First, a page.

I’ve been reading the Burning Wheel forums and realizing that my approach to tests has not been as explicit as it should be. All tests should involve a task, intent, and a consequence for failing the test:
- Task: How or what you are going to do (e.g. I go hunting with my soldiers)
- Intent: What you want to accomplish (e.g. I want to take down a yeti)
- Consequences: What will happen if you fail the test (e.g. Umm… here’s the problem, I didn’t specify the consequences, this is a big deal in BW and something I should have done)?
- Once those are stated, there is a negotiation. The player can say opt to change his intent and or task in order to mitigate or change the consequences. For example, had I said, if you fail you will take a severe wound from the Yeti while you bring it down* the player could opt to say, “Hmm, maybe I’ll hunt for something safer, like mountain lions instead.”
After the stakes are settled, we roll and find out what happens.
I need to specify the consequences before the roll is made! So far I don’t think it’s been hurting the game, but I can see players getting very frustrated if they don’t know what they are facing on a failed roll.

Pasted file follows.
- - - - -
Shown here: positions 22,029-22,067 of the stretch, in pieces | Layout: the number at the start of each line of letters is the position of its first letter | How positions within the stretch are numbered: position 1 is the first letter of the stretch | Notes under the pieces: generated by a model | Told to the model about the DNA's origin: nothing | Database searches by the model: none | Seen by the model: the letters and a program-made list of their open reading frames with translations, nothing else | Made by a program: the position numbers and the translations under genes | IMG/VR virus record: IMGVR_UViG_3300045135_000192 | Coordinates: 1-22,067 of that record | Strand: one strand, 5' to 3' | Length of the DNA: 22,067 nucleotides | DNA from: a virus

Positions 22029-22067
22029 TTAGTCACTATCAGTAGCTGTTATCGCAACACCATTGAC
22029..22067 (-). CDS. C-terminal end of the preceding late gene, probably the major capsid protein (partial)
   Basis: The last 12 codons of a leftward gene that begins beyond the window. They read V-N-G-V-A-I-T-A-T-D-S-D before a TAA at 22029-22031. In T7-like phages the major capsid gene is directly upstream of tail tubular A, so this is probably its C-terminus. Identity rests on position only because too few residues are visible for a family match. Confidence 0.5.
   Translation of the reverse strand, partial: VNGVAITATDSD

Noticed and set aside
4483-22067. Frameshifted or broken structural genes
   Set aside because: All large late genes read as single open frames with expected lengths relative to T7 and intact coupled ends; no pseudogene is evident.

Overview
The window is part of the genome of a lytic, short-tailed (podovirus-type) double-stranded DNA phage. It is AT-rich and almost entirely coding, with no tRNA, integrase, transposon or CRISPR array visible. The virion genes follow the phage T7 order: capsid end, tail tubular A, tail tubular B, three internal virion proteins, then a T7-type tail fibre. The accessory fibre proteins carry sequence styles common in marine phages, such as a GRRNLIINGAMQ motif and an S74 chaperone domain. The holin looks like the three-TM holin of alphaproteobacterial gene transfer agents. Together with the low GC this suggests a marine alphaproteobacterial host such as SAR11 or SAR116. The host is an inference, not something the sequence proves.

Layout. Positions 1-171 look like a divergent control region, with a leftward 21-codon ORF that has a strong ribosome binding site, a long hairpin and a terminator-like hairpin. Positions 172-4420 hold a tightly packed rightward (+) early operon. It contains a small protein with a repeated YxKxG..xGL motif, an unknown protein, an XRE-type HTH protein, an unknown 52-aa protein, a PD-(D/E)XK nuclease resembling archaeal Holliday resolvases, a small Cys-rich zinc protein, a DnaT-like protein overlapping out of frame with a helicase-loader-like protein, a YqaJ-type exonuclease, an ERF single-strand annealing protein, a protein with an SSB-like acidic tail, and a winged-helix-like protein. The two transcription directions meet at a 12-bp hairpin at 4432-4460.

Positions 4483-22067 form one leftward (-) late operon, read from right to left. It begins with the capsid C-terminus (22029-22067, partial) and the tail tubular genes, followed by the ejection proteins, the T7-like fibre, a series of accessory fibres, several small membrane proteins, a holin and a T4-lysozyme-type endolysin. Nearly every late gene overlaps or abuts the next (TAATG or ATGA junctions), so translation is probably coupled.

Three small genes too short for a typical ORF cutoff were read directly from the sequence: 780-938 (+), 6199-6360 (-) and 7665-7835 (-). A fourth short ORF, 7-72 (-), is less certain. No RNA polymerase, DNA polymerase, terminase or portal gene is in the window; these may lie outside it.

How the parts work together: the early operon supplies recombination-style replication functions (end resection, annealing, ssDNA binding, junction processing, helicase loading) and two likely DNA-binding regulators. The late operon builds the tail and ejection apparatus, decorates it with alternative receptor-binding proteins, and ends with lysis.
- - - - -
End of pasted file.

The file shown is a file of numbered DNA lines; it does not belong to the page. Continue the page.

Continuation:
* Note, I failing the test does not have to mean losing your intent. The classic example is the thief picking the lock which NEEDS to be opened. Instead of a failed die roll meaning the lock can’t be picked, it can mean the lock is picked but not before the guards come running down the hall, or that it is picked and trap is sprung, etc. As a rule of thumb, win or fail we always want the story to move forward, opening up more options rather than closing them.
One thought on “More Fuel for the Fire”
I think the general range of failure is important to talk about, because I agree it would be frustrating to have something that doesn’t seem like a cool consequence happen.
However, I like the idea of a little bit of variability based off how good (or bad!) you do. So, like, if I fail by one die, then the consequence maybe shouldn’t be as bad as if I fail by a lot, which is what it feels like we’ve been doing, even if we haven’t. 🙂